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Pastor as Leader in Community

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Archives / 1947 / June

 

 

Pastor as Leader in Community

Herbert R. Thurber

By HERBERT R. THURBER, District Leader, Carolina Conference

 

Living to give is the success secret of the influential pastor. If left to him for meas­urement, the influence a minister has in his community might be either minimized or ex­aggerated. From the records of heaven or the estimates of his fellow men, he may never in this life have revealed to him the full fruits of his leadership. Yet, if alert, what he observes round about him is often a mirror wherein he can look at himself. The following story illus­trates what I mean:

A minister was asked to preach at a chapel six miles from his home. He took his wife with him. He went in by the vestry door, but she entered by the main door. A deacon found a seat for her and brought her a hymnbook. After the service he again went to her in a friendly manner and said, "I hope we shall have the pleasure of seeing you here again;" and then added in an undertone, "We have some very nice services here. It isn't very often we get such a poor speaker in the pulpit as the one we've had tonight."

Perhaps we can learn in some such way where we can improve. And improve we must to ever be better representatives of God's last message to this crumbling world.

A pastor's stay in a community is usually comparatively short. In many cities and towns where we have churches there is no resident Seventh-day Adventist minister. The minister's contacts in these places are often short and in­frequent. Yet he should ever remember that what is most effectual in molding and shaping a given community are the people and materials that are found there. This gives reason enough why every contact the minister makes should be effective for good.

There are numerous ways in which our lives influence others. No doubt we can add to these and learn to use in a better way the opportuni­ties at our door. While we do this we should keep in mind that many of the opportunities for leadership in the community cannot be fore­cast; therefore, we should seek for continual advancement in Christian leadership.

The way I act in crucial or unexpected mo­ments is not answered by the question, How can I find more ways to be an influence for Christ? But rather by, How. can I make that moment valuable for Christ? Here is an experi­ence to the point. In co-operation with the Protestant ministerial association of a certain city, one of our workers accepted appointments for chapel services in two city-administrated homes. When he was transferred to another place, I became his successor and accepted his appointments. I was told to see Mr._________ I made the contact, and introduced myself with, "Good morning Mr. _____________ . I am Mr.  Thurber, pastor of the Seventh-day Adventist church. I understand you are the chairman of the committee appointed to assign the service hour visits to the city homes. I have come to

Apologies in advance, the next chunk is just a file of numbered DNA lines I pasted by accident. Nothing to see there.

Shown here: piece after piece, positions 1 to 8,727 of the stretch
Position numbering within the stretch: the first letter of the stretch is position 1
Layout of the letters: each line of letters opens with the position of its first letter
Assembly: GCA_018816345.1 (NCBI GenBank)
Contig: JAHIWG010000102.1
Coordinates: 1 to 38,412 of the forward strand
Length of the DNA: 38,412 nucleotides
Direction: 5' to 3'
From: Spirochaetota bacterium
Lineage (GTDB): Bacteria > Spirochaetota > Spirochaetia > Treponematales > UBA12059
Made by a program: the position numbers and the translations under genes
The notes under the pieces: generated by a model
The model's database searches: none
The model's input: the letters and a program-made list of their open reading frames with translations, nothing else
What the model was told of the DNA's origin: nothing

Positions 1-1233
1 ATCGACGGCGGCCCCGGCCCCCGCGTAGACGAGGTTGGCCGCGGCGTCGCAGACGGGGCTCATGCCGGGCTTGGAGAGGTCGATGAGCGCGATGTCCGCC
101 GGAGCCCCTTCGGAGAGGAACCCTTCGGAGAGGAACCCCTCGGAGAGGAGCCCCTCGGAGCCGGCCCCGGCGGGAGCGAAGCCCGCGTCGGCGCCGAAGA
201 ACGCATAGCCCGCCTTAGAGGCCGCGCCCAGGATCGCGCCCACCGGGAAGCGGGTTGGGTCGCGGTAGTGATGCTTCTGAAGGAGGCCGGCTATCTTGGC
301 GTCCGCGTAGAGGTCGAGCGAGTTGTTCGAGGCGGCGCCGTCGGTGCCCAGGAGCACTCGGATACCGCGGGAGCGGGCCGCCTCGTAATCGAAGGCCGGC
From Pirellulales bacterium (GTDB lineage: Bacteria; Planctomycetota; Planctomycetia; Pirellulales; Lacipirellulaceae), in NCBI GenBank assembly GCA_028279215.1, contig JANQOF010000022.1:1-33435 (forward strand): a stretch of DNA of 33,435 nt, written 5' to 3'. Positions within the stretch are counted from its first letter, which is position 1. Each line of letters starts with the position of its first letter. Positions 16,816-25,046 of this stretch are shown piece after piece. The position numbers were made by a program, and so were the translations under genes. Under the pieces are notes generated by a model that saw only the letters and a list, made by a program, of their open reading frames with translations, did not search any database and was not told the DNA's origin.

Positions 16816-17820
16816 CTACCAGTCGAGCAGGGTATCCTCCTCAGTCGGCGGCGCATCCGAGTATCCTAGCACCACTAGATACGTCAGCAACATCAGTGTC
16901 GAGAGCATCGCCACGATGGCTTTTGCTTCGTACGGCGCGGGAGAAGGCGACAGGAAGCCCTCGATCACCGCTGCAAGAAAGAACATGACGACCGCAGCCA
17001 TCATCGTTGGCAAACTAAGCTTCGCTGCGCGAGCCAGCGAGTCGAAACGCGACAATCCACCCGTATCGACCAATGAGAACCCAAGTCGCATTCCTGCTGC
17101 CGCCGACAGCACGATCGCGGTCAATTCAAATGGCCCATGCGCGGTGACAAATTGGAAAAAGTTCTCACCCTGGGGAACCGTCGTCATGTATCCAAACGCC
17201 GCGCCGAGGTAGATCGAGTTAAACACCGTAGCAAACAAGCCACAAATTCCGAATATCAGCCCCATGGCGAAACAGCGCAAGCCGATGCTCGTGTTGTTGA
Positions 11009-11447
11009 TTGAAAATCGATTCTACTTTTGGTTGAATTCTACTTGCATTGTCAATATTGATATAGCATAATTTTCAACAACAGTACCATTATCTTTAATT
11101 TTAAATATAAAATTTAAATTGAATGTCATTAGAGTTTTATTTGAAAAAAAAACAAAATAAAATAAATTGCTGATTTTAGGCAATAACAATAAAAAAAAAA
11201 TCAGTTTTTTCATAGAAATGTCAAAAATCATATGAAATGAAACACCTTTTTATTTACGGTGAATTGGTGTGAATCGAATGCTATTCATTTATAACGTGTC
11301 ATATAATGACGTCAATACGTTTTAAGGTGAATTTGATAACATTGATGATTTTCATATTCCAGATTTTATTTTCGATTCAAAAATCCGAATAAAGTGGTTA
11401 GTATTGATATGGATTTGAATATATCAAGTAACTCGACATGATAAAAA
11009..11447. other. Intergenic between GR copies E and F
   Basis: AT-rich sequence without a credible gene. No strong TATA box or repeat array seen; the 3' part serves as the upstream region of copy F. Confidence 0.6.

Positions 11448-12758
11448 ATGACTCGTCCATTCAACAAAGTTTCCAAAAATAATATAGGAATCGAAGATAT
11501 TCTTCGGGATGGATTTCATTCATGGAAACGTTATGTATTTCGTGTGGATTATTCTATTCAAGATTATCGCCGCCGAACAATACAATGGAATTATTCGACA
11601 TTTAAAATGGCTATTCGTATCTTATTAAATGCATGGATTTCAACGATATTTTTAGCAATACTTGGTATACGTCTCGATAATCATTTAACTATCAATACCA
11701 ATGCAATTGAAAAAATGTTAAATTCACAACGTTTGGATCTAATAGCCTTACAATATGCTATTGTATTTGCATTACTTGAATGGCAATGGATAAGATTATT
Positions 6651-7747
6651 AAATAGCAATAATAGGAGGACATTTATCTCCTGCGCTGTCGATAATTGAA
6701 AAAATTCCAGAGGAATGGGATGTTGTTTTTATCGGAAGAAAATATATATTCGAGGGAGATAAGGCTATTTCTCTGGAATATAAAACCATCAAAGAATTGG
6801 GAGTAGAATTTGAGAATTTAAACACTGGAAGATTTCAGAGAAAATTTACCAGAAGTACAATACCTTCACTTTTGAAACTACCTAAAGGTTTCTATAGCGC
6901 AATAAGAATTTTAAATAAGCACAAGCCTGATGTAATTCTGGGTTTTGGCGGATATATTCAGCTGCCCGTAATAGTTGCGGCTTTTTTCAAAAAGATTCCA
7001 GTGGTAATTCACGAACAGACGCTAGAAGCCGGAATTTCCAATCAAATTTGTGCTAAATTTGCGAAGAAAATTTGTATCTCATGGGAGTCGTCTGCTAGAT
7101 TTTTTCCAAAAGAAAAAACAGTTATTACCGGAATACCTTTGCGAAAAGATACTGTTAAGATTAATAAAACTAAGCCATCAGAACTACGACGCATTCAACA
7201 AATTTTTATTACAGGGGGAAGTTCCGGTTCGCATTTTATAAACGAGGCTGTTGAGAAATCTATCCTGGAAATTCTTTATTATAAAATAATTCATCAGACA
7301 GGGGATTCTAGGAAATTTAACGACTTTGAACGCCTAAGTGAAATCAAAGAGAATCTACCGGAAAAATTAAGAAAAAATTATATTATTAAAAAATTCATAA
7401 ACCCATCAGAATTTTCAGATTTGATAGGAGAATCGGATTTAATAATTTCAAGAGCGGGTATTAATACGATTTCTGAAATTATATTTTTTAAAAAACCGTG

"Pardon me," he said, "what church did you say?"

"The Seventh-day Adventist church," I re­peated.

"I remember," he continued to interrupt pointedly, "reading a report the other day that General MacArthur attempted to unite the ef­forts of the Christian churches of Japan, and the only ones objecting were the Seventh-day Adventists and the Church of England. It seems to me we should co-operate with such a plan and fall into line; don't you think so?"

Whether his statement was true or false was not paramount. What was important was the spirit of my answer, which would influence him for good or bad. The results were to be deter­mined not so much by what I would say as by me. As a suggestion for the right kind of char­acter to be manifested at a time such as this, these words of Edwin Markham are impres­sive:

"He drew a circle that shut me out—Heretic, rebel, a thing to flout. But Love and I had the wit to win : We drew a circle that took him in!"

Wrong or ineffective influences can do no good, no matter what the quantity. The quality of the contact determines the major influence. A large number of surface or negative contacts can never be as powerful for good as one, good, well-focused impression. These well-defined im­pressions are stamped on others by a positive Christian personality. Influence for good or bad is primarily determined not by a suit but by the man in the suit, not by the words so much as by the man who speaks them. When good influence is part of the man—is indeed the man—it is in constant readiness for use.

It follows, then, that if our relationships with others degenerate into listless indifference or , futile argument, the quality of the influence is not good. The worth of the pastor's leader­ship in the community is known better in his relationships with others than in the activities in his study. To properly evaluate influence, look beyond the individual man, his actions or interests, and view him in combination with his fellows.

Without minimizing the value of direct, per­sonal contacts, the minister is also known through the members of the church he leads. This means that his duty to the community is fulfilled through the avenue of the church.

When we keep close to God, are natural and unaffected, with no carnal obstructions to block the path, God will present opportunities for community leadership into life everlasting.

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